Nisekoi 2 – 10

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Nisekoi 2’s intense episodic nature means we’re never quite sure what we’re going to get from week to week, and considering the success of other rom-coms with more serialized format, often leave us feeling like it’s taking the wrong approach. But this week demonstrated that when it wants to, Nisekoi can do a lot in just one week.

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Submitted for your approval: four-eyed class clown and horndog Maiko Shuu actually gets DIMENSION, and gets to make more than just sly cat faces! I sure didn’t see that coming, but once it got going I was not complaining.

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While they go way back, Shuu has always been far better at hiding who he likes than Raku, whom Shuu knows full well loves Onodera. All Shuu gives away at first about his love is that she’s an “unattainable flower” who will ultimately break his heart. Raku bounces this idea off of Tsugumi of all people, which is perfect because she happens to be in the very situation he’s presenting to her as a hypothetical.

Fortunately for Tsugumi, Raku is far to dense to pick up on the source of her embarrassment, but Tsugumi ultimately treats his questions with respect, telling him she’d probably never tell that unattainable person how she felt, lest she cause trouble for him; matching Shuu’s position on the matter.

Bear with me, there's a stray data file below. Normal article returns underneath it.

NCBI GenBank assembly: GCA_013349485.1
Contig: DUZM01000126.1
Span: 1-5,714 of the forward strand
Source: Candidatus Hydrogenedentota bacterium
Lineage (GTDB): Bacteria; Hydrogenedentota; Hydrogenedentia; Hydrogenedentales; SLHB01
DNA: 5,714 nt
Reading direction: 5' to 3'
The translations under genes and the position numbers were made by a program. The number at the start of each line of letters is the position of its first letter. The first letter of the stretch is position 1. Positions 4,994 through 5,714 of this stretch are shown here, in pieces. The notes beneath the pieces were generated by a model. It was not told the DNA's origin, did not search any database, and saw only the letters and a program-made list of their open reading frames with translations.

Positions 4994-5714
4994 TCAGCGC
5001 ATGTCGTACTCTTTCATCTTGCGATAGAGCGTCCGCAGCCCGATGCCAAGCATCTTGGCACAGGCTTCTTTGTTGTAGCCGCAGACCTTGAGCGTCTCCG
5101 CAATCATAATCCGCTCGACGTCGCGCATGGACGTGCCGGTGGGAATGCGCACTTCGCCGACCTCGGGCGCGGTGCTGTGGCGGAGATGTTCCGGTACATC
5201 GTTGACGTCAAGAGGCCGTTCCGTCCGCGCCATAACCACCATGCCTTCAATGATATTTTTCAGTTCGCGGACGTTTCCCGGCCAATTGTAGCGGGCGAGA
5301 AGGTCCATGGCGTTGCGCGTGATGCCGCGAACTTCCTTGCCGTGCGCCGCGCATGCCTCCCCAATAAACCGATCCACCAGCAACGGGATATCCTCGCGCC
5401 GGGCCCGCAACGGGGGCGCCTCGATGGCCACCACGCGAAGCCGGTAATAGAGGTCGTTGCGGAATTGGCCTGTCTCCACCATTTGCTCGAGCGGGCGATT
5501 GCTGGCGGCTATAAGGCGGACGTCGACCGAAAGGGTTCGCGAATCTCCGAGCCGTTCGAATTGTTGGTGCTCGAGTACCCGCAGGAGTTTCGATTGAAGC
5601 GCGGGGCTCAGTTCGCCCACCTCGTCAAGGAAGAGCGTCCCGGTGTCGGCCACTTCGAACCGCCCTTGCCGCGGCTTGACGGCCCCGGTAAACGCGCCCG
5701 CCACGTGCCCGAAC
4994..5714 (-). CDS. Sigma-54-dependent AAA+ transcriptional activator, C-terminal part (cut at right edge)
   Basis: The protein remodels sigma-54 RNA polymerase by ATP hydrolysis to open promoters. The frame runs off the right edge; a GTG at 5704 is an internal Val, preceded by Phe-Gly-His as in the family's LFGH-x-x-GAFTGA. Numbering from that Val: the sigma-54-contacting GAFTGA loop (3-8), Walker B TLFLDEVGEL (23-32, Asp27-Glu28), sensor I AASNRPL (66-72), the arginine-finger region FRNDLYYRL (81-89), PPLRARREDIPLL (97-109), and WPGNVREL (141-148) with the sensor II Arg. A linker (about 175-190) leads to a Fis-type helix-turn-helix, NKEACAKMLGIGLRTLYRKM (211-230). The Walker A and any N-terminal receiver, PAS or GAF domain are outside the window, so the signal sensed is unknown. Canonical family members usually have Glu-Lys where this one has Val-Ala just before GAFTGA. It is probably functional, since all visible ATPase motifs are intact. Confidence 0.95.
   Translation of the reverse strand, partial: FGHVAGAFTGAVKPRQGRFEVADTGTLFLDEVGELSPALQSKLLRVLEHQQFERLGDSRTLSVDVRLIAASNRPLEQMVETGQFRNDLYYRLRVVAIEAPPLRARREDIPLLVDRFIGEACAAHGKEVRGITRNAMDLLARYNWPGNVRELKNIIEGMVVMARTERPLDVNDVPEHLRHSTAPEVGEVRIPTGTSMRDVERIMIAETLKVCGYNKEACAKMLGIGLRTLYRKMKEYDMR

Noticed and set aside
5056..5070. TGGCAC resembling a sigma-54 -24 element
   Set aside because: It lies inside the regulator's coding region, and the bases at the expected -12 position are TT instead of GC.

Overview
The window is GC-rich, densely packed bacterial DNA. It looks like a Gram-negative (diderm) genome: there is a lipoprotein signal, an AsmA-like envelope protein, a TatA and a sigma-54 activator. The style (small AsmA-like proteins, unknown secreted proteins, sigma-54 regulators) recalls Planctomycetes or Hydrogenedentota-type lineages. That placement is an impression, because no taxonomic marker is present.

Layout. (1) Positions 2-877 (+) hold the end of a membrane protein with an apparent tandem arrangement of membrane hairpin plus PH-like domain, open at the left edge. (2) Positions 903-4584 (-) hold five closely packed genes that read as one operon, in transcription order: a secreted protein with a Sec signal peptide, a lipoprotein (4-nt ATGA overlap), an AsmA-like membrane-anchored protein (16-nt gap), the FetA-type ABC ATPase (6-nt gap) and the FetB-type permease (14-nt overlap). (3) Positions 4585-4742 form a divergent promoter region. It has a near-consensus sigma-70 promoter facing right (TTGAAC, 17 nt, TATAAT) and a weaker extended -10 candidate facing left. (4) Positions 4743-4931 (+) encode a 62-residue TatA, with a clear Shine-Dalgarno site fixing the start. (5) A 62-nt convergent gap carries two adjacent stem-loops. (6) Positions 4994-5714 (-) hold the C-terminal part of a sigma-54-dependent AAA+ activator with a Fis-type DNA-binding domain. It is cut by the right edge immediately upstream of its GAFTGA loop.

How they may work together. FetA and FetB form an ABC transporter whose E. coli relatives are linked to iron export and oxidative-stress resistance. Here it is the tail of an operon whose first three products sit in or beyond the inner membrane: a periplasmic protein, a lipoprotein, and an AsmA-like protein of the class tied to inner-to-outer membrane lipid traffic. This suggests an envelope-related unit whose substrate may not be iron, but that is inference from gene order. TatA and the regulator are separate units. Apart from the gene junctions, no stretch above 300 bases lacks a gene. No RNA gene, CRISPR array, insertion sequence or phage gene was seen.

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One can make the case that Tsugumi’s unattainable love is Raku, assuming what she’s feeling for him is love (something she’s not at all sure of). But Shuu’s love is the teacher, Kyoko-sensei, who suddenly drops the hammer that she’s getting married and quitting teaching.

Shuu reacts to the news with a big smile and lots of laughter and hearty congratulations, but inside he’s devastated. And yet, because it was the older Kyoko who told him he was the most mature of the guys in his class, he’s apparently determined never to tell Kyoko his feelings—something he may regret—but will instead live with that regret, like adults sometimes must do.